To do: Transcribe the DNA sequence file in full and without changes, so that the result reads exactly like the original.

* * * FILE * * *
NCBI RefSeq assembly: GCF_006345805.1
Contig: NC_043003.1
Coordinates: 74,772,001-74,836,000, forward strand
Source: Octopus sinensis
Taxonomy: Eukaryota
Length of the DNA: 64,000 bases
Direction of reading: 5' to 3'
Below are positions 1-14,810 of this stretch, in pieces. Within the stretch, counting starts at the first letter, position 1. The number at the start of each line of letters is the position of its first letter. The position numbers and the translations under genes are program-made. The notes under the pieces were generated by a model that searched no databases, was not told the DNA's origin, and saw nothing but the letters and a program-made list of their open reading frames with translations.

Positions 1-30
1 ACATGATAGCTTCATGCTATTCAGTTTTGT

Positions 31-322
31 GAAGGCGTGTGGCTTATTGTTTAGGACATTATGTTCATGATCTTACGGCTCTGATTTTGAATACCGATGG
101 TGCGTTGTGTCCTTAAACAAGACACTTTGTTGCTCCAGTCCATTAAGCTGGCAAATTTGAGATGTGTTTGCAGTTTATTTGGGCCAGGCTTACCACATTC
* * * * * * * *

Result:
NCBI RefSeq assembly: GCF_006345805.1
Contig: NC_043003.1
Coordinates: 74,772,001-74,836,000, forward strand
Source: Octopus sinensis
Taxonomy: Eukaryota
Length of the DNA: 64,000 bases
Direction of reading: 5' to 3'
Below are positions 1-14,810 of this stretch, in pieces. Within the stretch, counting starts at the first letter, position 1. The number at the start of each line of letters is the position of its first letter. The position numbers and the translations under genes are program-made. The notes under the pieces were generated by a model that searched no databases, was not told the DNA's origin, and saw nothing but the letters and a program-made list of their open reading frames with translations.

Positions 1-30
1 ACATGATAGCTTCATGCTATTCAGTTTTGT

Positions 31-322
31 GAAGGCGTGTGGCTTATTGTTTAGGACATTATGTTCATGATCTTACGGCTCTGATTTTGAATACCGATGG
101 TGCGTTGTGTCCTTAAACAAGACACTTTGTTGCTCCAGTCCATTAAGCTGGCAAATTTGAGATGTGTTTGCAGTTTATTTGGGCCAGGCTTACCACATTC